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Telegraph Avenue: The Finishening

So ends the month-long readalong of Michael Chabon's Telegraph Avenue. And look, the basic question should just be wrapped up here — should you read this or not? And the answer is yeah. Yeah, you should read it.

I believe we've discussed the shiny, shiny red cover, which'll just look nice on a bookcase. Really brightens up the place.

Basically this book takes subjects I don't really care about — jazz, blaxploitation films, midwifery — and made me care about them. Not forever and for always, but while I read. Which is damned impressive. This was my first Chabon. I'd suspected I wouldn't like him too much, and while he does verge on the I'm a Sensitive White Guy side of things, he's an excellent, awesome author and I'm totally checking out more of his books.

Titus? Love. Gwen? I tolerate. Julie? Aw, Julie. Luther Stallings? That guy's great. Y'know, to read about. Probably not to actually know.

Damn, I want pie. I'm writing this in my room and I ate some sugar cream pie in here yesterday and the scent LINGERS, which is a hell of a lot better than some other scents that could linger, but still. I am sitting here with nary a pie shop in sight. Let's move on.

Very few things make me nostalgic (in that way you can be nostalgic for something you never lived through) for the '60s and '70s. I tend to think of them as times of orange and brown shag carpet, hippies contributing nothing to the world, and having a basic appreciation of Star Wars, but without the excellence yet of 1980's Empire Strikes Back.

But this makes me want to go to maybe 1977 and eat a giant Dream of Cream cake, go see a Luther Stallings film and say "Do what you gotta do. And stay fly" to my friends, possibly (probably) while drunk. Hopefully on some gross '70s drink.

There's a definite feel that encompasses the whole book and made me excited to go back to reading it. While all the characters at some point act in ways you might disagree with, they're still all compelling characters. I rarely found myself disappointed when the scene flipped to someone else, because that new character's arc was just as interesting.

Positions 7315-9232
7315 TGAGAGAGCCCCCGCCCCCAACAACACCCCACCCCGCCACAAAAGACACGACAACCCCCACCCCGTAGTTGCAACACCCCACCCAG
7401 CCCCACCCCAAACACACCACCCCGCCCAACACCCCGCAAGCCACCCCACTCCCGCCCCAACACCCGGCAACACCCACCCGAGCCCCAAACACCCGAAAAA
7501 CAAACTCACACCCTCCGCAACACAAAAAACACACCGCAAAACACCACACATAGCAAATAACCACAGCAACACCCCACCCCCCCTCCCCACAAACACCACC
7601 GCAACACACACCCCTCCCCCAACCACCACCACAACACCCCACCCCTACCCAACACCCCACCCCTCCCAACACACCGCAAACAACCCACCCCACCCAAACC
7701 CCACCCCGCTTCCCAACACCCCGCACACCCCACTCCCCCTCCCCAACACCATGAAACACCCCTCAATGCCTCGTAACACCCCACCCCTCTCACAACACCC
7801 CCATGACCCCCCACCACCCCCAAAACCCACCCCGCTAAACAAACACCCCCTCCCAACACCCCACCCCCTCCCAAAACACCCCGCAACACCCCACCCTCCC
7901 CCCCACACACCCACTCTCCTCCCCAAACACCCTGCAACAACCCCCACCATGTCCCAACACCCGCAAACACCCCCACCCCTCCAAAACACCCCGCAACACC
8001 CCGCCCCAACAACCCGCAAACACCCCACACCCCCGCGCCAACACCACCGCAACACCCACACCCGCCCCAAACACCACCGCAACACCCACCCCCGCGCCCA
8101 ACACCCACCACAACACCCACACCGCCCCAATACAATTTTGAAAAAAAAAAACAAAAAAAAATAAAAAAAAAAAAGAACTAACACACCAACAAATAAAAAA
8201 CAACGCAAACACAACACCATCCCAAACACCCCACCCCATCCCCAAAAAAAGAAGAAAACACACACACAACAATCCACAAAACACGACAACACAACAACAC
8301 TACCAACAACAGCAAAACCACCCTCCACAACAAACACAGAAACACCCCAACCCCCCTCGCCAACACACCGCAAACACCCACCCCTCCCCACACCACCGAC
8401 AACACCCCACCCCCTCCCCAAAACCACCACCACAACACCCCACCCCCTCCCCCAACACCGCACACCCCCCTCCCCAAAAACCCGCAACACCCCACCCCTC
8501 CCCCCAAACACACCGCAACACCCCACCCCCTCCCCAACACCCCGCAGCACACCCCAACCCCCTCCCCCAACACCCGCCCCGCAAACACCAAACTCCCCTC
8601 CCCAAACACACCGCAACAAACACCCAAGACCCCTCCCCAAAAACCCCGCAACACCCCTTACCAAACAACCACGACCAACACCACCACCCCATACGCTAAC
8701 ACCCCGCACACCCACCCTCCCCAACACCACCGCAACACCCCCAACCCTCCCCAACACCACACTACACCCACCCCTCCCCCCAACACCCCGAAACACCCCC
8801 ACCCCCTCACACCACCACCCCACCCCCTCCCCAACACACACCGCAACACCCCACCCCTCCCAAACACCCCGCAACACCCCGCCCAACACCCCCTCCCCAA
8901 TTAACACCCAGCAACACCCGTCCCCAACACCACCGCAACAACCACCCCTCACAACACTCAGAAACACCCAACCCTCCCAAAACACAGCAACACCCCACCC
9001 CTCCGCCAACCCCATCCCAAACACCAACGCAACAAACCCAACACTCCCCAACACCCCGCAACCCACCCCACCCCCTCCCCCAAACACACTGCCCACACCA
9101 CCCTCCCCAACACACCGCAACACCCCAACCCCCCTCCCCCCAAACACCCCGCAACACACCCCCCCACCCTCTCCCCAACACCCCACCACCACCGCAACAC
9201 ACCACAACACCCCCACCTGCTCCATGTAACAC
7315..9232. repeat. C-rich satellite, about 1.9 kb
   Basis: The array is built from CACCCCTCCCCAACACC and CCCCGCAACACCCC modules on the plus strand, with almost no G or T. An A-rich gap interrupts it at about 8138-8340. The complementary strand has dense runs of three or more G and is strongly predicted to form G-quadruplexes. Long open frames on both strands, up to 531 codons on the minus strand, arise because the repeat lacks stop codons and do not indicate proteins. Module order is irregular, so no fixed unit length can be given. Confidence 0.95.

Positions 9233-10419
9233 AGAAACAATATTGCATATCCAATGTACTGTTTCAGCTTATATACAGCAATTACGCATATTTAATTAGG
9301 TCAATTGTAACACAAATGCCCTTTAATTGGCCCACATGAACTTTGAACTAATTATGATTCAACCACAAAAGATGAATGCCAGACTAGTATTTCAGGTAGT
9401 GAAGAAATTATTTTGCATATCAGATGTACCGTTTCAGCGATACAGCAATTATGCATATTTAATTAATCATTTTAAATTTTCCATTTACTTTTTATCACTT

It's even a story about men with FATHER ISSUES and I liked it. Do you know how much I hate father issues? I HATE THEM SO MUCH. Why? Because every sensitive guy who decides to write a screenplay or novel seems, at some point, to want to talk about how he and his dad don't get each other. WOW do I not care. So if you're able to take your father issue storyline and somehow make it not suck, I am impressed. Michael Chabon, I tip my non-existent hat to you (my head's kinda big and it's hard to find hats that fit).

You all should read Telegraph Avenue if you like inter-generational stories that involve sassy short skirts and parrots and kung fu.

You can totes pre-order it (OUT SEPTEMBER 12TH, PEOPLE) heeeeeeere at Odyssey Books, which would be mega-awesome since you'd be helping Emily's store, which I've NEVER visited, because it's in Massachusetts, but I'll bet it's awesome because 1) Emily and 2) MASSACHUSETTS. Land of John Adams and that part of the country where there used to be farmers who looked like this:

Which is exciting. Or you could buy from IndieBound, or wherevs except that massive retailer that is like a billion times worse than Fox Books in You've Got Mail, because NO TOM HANKS and you're driving Meg Ryan's super-cute bookstore out of business like 50 times over. FIFTY MEG RYANS. Omg how can you even stand it. Buy from the Massachusetts Farmer Man. How else are his children going to survive the winter.


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